The worst case of this was when it came to researching. You can trade prestige for the first tier of research easily, but upgrades need to be developed in a lab. How do you research upgrades? Good question. When that mission rolled around, I was able to upgrade FUZZY bots to the top, but everything else just looked at me funny. You need to drop a packed box of that item onto the lab to get it developed. I had to look this fact up outside of the game.
This problem might be because they harness you to a monumentally unhelpful AI that just tells you what to do next, then sits back and roasts you while you do it. The character is a cross between VAL from the original Startopia and GLaDOS from Portal; a sassy AI that works as your handler. Some players seem to have a lot of grievances about this version of VAL. I didn’t mind them, personally, but if they rub you the wrong way, you can turn them off entirely.
The other problem that Spacebase Startopia has is that it isn’t much of an improvement over Startopia. It’s just Startopia again, but with less personality. One place that it does improve is with combat. The original was very hands-off with combat and it was less than compelling, bordering on annoying. Here you can direct your drones and build mechs, but be careful when setting up your buildings, because mechs can’t pathfind through tight areas and they’ll just wind up stuck somewhere. Again, the game doesn’t tell you beforehand that mechs require roads, so to maximize space, you might just sardine can that donut and not be able to move your mechs around.
The game also has the sort of managerial make-up where you start over on each level. All your research and progression is moot each time you hit a loading screen. That’s nothing too unusual, as it follows RollerCoaster Tycoon and Two Point Hospital‘s progression, but here it’s just too slow. It becomes repetitive because every donut is the same. By the later levels, you’ll probably just be going down the checklist of what you need to have set up.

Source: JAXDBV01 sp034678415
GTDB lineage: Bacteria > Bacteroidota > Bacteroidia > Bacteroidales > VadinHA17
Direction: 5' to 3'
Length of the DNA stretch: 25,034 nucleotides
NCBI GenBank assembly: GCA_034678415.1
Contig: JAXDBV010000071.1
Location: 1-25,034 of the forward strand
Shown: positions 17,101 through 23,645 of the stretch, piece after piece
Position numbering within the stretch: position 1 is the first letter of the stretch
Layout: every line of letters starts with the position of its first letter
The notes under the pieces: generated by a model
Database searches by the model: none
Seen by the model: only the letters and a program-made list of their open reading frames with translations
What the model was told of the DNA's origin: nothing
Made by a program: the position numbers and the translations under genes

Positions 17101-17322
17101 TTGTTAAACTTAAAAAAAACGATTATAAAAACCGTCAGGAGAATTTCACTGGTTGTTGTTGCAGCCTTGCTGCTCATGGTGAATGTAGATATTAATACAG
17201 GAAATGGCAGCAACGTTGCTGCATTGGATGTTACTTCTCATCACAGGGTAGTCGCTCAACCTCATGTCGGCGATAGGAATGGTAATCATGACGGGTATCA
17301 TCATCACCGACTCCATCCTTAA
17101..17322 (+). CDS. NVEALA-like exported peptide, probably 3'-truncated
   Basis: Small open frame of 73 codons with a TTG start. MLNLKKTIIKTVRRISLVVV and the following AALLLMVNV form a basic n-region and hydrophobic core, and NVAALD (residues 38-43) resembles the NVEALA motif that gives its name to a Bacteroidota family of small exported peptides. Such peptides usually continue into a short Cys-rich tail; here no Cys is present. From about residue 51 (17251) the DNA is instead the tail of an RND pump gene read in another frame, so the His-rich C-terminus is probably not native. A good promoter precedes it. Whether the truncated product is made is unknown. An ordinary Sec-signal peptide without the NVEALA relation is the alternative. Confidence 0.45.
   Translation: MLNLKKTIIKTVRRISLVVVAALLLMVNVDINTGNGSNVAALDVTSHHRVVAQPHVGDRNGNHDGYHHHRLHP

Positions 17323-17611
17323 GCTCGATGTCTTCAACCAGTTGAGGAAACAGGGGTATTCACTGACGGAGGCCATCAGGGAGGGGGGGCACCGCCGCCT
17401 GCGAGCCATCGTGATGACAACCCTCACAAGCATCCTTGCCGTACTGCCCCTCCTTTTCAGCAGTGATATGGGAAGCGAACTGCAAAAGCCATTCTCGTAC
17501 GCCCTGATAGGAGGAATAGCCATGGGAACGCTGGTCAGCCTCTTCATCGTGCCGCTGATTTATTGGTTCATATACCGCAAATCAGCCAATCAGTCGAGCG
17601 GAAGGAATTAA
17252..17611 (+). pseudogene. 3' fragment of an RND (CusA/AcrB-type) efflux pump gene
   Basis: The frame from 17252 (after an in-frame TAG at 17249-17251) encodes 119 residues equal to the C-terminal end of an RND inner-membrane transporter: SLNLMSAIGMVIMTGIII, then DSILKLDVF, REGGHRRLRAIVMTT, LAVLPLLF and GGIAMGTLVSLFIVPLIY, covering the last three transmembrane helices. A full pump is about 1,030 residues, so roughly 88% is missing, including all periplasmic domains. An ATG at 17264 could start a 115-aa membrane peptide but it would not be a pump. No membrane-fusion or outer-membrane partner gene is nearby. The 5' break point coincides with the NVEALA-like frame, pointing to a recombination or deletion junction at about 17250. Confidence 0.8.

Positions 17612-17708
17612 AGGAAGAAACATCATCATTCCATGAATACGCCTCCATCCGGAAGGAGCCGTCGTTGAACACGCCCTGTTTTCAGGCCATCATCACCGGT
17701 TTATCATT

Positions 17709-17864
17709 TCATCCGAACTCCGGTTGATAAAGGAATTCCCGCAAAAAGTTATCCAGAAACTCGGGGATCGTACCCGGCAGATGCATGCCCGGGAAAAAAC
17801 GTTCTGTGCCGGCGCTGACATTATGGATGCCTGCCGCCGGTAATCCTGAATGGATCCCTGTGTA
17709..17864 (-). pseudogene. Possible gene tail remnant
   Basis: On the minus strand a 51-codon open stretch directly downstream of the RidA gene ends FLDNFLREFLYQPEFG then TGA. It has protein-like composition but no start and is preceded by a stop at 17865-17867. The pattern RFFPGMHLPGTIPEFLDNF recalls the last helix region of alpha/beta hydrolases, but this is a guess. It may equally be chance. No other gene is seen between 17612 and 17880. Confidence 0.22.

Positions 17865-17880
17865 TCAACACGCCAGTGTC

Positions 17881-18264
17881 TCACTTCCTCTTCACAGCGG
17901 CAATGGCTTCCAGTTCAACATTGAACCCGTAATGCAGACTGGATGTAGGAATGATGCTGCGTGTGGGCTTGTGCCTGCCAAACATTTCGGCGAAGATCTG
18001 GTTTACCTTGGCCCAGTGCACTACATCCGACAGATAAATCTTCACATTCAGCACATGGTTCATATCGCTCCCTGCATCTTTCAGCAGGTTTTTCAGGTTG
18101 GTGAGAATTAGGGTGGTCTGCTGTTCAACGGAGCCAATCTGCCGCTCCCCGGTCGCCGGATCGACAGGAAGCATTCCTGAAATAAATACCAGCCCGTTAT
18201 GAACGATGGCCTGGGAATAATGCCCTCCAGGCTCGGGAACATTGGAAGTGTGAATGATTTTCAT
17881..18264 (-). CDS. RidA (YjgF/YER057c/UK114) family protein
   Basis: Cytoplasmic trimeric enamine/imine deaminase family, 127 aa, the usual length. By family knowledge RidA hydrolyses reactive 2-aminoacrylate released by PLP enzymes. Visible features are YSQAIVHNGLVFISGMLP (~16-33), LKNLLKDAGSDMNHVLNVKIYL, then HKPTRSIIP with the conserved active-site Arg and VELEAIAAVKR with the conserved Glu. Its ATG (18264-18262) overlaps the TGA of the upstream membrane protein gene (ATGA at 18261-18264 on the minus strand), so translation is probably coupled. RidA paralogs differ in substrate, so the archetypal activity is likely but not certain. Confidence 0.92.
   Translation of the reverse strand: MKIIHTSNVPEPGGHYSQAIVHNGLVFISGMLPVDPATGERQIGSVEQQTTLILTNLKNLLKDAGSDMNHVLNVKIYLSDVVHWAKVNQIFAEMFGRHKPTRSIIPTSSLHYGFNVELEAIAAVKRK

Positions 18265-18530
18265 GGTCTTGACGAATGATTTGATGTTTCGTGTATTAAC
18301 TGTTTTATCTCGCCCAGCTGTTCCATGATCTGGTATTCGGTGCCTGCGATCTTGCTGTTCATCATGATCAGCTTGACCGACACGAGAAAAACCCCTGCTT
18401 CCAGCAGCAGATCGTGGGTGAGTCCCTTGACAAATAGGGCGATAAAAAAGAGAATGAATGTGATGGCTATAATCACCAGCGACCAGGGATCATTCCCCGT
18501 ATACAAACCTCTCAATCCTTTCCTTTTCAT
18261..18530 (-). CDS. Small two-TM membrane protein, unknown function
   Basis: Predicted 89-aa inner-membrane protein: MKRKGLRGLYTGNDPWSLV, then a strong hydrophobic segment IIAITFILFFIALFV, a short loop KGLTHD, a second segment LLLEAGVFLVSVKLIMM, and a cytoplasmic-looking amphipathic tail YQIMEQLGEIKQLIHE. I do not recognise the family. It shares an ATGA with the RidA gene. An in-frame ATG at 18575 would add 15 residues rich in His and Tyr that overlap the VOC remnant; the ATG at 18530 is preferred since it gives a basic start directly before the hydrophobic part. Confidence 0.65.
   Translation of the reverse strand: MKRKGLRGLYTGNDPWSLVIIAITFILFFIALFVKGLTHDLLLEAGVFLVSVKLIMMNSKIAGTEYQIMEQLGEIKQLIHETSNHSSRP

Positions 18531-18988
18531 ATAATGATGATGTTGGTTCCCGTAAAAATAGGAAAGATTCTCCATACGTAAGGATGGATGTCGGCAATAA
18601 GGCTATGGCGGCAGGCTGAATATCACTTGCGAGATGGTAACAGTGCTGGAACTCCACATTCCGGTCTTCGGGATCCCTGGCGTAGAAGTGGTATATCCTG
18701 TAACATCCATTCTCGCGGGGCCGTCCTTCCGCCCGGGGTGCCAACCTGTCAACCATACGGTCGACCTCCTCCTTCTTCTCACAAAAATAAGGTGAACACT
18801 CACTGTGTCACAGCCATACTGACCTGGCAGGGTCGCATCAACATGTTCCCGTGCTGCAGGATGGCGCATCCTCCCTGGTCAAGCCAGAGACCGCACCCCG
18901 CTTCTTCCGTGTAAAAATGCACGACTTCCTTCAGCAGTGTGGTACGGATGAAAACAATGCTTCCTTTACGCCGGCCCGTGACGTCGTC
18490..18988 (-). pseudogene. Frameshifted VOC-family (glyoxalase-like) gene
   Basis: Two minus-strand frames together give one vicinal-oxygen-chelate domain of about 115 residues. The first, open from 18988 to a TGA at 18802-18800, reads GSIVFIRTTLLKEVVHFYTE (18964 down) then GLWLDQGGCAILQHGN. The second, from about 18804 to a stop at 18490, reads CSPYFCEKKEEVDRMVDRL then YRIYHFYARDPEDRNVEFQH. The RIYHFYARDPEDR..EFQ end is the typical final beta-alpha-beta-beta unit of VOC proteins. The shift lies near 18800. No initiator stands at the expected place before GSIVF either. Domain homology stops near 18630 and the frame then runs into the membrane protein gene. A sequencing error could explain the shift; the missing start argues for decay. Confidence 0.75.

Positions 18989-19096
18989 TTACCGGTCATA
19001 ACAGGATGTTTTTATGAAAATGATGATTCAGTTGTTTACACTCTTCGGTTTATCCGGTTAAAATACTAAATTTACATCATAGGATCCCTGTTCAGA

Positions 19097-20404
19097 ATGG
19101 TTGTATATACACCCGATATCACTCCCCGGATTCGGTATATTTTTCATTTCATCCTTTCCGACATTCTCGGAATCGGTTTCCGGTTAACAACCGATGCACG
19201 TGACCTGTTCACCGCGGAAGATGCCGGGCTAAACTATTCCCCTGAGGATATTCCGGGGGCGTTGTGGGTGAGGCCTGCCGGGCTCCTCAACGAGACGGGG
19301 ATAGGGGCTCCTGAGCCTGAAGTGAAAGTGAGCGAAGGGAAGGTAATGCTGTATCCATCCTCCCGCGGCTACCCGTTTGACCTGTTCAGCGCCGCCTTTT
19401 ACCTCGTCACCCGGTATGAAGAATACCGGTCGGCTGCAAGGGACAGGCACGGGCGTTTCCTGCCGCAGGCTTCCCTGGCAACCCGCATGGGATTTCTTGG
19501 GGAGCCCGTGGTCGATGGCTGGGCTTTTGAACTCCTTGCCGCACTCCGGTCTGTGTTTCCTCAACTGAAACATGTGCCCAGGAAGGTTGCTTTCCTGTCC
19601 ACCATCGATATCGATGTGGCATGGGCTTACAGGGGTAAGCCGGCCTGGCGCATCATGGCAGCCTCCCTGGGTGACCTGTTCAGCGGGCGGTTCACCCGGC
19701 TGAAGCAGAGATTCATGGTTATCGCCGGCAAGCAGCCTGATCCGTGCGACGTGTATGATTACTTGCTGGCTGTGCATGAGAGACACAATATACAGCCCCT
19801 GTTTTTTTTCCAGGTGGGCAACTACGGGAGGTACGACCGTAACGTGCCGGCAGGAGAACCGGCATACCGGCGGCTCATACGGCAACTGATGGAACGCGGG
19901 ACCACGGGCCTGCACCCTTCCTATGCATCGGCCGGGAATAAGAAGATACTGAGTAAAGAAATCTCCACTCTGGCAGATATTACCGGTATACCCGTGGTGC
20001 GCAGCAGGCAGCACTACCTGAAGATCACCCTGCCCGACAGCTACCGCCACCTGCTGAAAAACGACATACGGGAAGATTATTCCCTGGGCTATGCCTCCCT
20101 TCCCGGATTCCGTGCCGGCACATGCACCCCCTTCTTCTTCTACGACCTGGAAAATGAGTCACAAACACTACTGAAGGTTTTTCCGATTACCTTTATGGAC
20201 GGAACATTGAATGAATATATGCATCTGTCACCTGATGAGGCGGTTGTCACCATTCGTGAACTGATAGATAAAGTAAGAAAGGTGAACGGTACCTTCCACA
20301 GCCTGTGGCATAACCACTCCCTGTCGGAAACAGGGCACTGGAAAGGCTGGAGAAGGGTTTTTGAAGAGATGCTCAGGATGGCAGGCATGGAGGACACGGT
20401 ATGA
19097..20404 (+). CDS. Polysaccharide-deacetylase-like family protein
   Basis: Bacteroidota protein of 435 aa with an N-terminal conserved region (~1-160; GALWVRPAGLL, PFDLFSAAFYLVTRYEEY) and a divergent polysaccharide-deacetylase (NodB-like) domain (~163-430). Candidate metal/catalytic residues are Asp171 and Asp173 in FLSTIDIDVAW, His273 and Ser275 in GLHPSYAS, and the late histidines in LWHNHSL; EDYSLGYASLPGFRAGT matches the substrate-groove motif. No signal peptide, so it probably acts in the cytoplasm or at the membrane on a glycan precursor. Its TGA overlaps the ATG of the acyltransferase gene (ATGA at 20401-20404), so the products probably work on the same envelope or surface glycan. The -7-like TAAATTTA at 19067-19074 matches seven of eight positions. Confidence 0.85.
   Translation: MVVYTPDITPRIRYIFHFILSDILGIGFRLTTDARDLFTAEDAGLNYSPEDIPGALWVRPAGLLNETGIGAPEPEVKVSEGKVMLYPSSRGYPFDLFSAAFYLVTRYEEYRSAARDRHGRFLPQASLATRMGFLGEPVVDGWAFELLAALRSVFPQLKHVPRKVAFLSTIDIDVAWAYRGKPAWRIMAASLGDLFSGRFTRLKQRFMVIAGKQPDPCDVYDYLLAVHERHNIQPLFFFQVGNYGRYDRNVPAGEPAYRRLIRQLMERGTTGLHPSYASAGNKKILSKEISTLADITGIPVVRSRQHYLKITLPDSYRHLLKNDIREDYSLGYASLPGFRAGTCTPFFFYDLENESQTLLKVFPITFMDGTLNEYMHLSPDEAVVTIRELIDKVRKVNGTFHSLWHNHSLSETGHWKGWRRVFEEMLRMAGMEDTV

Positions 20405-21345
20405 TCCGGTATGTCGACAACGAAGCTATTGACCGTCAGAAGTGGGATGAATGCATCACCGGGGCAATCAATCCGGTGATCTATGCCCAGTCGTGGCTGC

The main draw could therefore be the sandbox or multiplayer modes, but they simply didn’t hold my interest. It’s hard for me to just build something for the sake of it anymore, I need that progression. The multiplayer also just seems to add a layer of combat to the main gameplay, and while it’s improved over Startopia, the combat still isn’t that compelling.
If you take the game as a platform for bigger things, it may make a bit more sense. On this release, they have reached comparison to Startopia, but with some updates, DLC, or expansions, it could be an improved experience. I can’t critique based off of hopes and dreams, though. As it stands, I have no reason to recommend this over the original title, as old as it may be at this point.
That’s not to say Spacebase Startopia is a bad game, it’s just something of a disappointment. At best, it feels like a remake that makes a few missteps. It’s a forgery at worst. If you really want more Startopia but can’t stand to look at its dated graphics, there’s definitely something for you here. Otherwise, you’re better off docking with a different donut.
[This review is based on a retail build of the game provided by the publisher.]
Spacebase Startopia reviewed by Zoey Handley
Solid and definitely has an audience. There could be some hard-to-ignore faults, but the experience is fun.
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Published at Fri, 09 Apr 2021 18:00:00 +0000